Some days it's simply not worth gnawing through the straps, or something like that.

Yesterday I was grumbling about the expected loss of a tree in my front yard, sacrificed for the Greater Good of the community. We're getting sidewalks at long last, and the tree, too close to the curb, would presumably have to be cut down, or at the very least cut back.

Now you can't tell me the tree didn't hear this. This particular tree seems, well, to have its own defense mechanisms, beyond what one might reasonably expect from a tree. I probably should have been less surprised than I was, then, when I came out this morning and discovered about a quarter of it sheared away, inevitably fallen into the street. I did, of course, attempt to pull the fallen section back over the curb, but I'm talking several hundred pounds of tree, way beyond my capacity to deadlift, or even to drag. Unsure what to do, I left a note for the city's Action Center; perhaps they can deal with this better than I can. And besides, it's Friday; I never get much of anything useful accomplished on Friday.

Still, I'm enough persuaded by the There Are No Accidents theory to wonder: could the tree be trying to save itself? Seriously. Discarding the section closest to the curb would seem to make it marginally more likely that the sidewalk builders might be able to go around it, or maybe just shave it a little thinner, rather than simply uproot it. (Actually, I think the real threat comes from the graders: this plot of land is nowhere near flat, and it will have to be reduced to a 2-percent grade or thereabouts before the sidewalk can be put in place.) It's perhaps a silly idea, but what else do I have at the moment?

The main worry, I suppose, is that I'm so overwhelmed by minor changes in my environment that I go off deep ends like this as an act of self-preservation. There have been times in my life when seeing something like this would slosh me over into the Slough of Despond for extended periods, secure in the knowledge that once again I failed to deal with the realities of life. I have since learned that the realities of life are somewhat overrated, and that when a door closes, a window opens, but unfortunately there's a storm brewing, and I'm going to drown right there in my living room because of some damned window opening at the wrong time. And if you don't like that incoherent narrative, well, I have others.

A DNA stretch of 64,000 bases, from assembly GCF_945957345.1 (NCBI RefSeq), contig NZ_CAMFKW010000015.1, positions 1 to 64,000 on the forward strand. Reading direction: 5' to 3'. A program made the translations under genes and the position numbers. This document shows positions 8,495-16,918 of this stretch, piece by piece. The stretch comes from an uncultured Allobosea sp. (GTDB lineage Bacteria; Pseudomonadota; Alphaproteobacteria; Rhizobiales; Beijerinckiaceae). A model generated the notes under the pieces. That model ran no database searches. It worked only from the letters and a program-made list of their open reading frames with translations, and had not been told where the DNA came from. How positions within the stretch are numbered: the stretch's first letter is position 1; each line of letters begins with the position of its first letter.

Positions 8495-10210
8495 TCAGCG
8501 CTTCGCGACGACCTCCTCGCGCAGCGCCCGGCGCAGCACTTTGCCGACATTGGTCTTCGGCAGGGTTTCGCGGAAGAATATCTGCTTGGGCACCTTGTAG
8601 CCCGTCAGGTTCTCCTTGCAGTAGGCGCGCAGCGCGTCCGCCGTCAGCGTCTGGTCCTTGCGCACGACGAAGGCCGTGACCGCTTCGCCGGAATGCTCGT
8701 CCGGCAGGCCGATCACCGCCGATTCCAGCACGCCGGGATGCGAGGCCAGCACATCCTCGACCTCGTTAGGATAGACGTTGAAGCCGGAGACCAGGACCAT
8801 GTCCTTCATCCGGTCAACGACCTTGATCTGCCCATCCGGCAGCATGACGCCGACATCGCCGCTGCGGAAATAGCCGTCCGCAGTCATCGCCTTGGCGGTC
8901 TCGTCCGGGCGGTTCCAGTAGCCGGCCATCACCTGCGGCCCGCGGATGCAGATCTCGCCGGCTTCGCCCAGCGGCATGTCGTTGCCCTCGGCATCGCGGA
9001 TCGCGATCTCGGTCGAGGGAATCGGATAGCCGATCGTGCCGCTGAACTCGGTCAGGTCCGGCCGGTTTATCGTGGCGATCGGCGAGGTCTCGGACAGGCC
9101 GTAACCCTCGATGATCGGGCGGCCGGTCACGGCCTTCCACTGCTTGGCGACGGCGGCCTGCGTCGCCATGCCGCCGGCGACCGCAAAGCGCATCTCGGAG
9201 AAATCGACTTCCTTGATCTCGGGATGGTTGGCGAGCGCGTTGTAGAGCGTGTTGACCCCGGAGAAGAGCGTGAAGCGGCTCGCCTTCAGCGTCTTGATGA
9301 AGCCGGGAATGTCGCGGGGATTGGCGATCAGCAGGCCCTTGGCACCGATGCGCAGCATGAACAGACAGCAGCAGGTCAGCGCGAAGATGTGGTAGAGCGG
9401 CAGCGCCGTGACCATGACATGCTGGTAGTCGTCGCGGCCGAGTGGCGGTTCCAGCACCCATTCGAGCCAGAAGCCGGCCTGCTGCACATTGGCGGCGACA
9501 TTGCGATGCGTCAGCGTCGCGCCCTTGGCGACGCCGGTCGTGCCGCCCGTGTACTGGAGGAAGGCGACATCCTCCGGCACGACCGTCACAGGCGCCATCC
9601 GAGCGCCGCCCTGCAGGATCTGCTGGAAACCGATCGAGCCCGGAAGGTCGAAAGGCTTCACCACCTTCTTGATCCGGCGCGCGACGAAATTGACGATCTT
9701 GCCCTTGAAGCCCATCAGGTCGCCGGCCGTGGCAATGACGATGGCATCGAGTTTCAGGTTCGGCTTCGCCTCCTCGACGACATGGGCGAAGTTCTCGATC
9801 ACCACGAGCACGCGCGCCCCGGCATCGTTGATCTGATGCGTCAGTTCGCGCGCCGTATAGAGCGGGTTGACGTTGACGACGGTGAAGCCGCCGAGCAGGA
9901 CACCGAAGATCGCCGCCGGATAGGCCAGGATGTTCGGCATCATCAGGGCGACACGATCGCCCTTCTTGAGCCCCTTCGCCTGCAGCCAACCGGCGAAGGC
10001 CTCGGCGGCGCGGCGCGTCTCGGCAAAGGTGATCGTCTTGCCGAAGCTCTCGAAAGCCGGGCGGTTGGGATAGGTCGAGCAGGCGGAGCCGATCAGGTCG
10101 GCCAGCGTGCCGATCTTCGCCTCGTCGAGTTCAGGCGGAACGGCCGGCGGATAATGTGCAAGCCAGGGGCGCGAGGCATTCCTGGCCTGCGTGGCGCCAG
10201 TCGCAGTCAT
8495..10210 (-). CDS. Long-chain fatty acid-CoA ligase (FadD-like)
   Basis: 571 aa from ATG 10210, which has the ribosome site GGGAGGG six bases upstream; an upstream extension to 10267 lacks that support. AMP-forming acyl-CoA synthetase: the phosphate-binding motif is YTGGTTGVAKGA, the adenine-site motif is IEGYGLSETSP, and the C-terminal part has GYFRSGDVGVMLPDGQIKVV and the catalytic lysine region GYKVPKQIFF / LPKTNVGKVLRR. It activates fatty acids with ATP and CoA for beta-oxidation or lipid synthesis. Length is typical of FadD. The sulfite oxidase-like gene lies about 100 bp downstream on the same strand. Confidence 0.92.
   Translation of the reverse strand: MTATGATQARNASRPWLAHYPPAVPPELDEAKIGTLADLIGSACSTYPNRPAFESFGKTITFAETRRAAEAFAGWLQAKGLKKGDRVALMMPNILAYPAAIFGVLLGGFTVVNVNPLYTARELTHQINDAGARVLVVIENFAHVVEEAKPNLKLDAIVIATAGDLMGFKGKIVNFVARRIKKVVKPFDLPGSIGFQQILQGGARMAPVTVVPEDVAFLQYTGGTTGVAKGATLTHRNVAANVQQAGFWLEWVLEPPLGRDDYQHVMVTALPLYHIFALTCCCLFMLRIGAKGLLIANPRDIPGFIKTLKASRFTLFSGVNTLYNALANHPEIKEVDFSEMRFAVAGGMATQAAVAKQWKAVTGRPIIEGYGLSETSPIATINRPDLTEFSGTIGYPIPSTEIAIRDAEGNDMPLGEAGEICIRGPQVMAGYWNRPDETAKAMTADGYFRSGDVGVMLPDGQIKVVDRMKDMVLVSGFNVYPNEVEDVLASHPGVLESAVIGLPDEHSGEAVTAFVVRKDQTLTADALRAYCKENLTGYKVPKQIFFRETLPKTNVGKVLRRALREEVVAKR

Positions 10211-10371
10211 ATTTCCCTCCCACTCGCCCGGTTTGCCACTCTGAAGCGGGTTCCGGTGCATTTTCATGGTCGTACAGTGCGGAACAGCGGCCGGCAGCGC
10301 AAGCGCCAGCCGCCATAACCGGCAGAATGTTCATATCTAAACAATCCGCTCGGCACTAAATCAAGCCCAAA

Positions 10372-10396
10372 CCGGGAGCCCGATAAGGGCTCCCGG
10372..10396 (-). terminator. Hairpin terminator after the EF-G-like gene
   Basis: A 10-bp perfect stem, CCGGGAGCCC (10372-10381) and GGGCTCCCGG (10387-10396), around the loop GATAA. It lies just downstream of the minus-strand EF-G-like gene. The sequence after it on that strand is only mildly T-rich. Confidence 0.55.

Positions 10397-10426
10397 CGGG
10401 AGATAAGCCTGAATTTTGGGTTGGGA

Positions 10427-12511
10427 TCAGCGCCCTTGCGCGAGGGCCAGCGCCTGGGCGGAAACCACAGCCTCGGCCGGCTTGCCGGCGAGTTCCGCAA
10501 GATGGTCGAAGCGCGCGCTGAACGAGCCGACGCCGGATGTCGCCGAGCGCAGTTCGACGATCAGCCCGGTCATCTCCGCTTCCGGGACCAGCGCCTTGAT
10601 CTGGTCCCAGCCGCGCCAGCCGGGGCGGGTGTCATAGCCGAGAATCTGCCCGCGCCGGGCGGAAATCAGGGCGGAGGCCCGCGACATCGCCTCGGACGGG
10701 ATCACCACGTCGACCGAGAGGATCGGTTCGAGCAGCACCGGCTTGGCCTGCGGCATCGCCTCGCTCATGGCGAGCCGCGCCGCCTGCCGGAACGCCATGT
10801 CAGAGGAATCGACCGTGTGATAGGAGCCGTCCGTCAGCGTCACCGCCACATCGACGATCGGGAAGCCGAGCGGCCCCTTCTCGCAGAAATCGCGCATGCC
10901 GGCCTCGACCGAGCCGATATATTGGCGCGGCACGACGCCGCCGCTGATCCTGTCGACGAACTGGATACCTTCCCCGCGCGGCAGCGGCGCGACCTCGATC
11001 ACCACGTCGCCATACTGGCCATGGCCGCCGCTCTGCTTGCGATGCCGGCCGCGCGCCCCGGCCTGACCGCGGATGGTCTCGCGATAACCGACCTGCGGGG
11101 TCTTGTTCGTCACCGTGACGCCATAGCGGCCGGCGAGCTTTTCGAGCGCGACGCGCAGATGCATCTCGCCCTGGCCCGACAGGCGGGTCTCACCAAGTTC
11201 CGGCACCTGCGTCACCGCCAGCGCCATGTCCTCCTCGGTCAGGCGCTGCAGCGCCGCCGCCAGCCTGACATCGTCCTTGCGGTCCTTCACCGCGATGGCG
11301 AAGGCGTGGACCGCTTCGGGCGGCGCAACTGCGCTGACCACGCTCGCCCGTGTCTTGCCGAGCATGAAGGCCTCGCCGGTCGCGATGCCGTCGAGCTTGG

I shake my head and look around. The people who are always unruffled, who take things like this totally in stride, who never let anything at all upset them — how do they do that? And as I continue looking around, I discover that I don't actually know anyone like that: I'm not surrounded by fragile little snowflakes, exactly, but nobody gets through this life without something getting seriously screwed up.

Update, later that day:
And it's out of here. Turns out it was even worse than I thought it was: when it fell, it actually blocked the whole street instead of just half of it. The folks across the street caught it early this morning and pushed it over to one side, which explains the otherwise-inexplicable angle at which it landed. I put out a call to the neighborhood, and that sucker is gone, folks. Now all I have to do is wait for the sidewalk guys to take down the rest of it.

The Vent

#925
  17 July 2015

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